Salt is good for the body but only when taken in the right amount. Too much of it is harmful to human health and can lead to cardiovascular disease.
Today’s health conscious people make it a point to have a low-salt diet. But other than your diet, medical and nutrition experts also strongly recommend avoiding stress in your daily life.
A new study has found that stress can cause sodium retention in one’s body. Head author, Dr. Gregory Harshfield of the Georgia Health Sciences University, revealed that among the African Americans covered in their research, 30 percent retained a great amount of sodium in their body. And what’s worth noting is that this amount of salt is already equivalent the sodium you get from eating a small order of french fries?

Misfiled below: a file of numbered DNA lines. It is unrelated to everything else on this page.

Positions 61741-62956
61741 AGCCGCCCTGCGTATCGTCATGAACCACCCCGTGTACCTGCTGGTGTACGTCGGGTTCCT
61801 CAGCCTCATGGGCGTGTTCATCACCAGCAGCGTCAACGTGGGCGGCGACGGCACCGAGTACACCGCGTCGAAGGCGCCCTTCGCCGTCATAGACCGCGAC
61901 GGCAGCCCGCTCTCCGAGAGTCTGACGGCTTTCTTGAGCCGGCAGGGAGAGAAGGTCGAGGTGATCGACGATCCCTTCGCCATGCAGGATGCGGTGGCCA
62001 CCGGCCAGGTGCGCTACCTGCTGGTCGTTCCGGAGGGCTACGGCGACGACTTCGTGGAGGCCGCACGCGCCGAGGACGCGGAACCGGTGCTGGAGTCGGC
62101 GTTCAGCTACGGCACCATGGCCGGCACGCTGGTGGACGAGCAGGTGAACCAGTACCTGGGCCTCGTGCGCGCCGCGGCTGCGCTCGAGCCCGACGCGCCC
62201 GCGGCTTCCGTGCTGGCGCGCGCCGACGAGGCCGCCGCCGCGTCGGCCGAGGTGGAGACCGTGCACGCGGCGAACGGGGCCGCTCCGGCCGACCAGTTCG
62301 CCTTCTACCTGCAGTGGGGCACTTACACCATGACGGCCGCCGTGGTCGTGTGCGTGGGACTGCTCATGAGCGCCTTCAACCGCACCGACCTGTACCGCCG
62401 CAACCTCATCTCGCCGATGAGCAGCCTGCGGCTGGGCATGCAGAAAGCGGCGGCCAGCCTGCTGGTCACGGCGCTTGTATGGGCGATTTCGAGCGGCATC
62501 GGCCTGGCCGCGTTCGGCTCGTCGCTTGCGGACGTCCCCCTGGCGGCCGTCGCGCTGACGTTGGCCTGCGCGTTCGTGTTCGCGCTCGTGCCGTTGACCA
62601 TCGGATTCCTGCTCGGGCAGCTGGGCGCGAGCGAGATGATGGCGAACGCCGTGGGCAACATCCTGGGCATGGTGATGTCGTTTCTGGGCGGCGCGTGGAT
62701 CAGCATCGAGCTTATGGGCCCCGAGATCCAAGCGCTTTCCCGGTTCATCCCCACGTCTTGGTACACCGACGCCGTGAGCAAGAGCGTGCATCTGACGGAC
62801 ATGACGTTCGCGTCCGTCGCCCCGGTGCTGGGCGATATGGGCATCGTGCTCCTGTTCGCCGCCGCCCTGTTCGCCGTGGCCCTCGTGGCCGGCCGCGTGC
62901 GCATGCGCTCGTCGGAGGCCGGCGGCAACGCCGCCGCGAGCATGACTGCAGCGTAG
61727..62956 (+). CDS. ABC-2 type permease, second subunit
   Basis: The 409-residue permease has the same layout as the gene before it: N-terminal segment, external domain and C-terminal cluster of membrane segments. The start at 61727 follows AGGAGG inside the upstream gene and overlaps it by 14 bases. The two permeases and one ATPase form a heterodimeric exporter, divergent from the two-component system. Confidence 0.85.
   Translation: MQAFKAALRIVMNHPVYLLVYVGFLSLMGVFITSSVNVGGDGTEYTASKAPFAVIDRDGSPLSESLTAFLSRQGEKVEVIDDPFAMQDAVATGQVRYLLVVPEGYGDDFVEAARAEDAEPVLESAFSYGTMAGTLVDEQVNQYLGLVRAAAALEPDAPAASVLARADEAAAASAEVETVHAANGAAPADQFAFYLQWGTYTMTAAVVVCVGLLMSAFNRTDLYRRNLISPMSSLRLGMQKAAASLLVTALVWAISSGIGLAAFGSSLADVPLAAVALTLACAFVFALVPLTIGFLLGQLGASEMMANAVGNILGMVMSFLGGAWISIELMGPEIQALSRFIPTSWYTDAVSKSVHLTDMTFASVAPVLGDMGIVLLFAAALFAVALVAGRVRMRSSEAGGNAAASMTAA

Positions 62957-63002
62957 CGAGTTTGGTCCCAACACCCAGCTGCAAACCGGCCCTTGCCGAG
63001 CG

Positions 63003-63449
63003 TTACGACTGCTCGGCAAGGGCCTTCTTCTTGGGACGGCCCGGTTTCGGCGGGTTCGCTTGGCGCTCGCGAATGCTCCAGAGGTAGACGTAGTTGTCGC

The researchers found that when the subjects experienced stress, they keep a higher amount of salt in their bodies. Stress increases their risk of retaining 160 milligrams of sodium and increasing their top blood pressure number by seven points.
High salt intake is often associated with high blood pressure particularly when a person is sleeping. But according to Harshfield, increasing blood vessel constriction is the body’s natural reaction to stress which is beneficial as it helps in eliminating salt.
For every individual, the recommended daily sodium intake should only by 1,500 milligrams per day. In reality, however, people normally consume an estimated 3,700 milligrams of salt each day.
A similar study done by Dr. Harshfield in the past also showed that 30 percent of African Americans and 10 percent of Caucasians had a tendency of retaining salt for a longer period of time when stressed. This condition resulted in high blood pressure.
Photo via healthyliving.msn.com
Originally posted on September 10, 2012 @ 10:00 am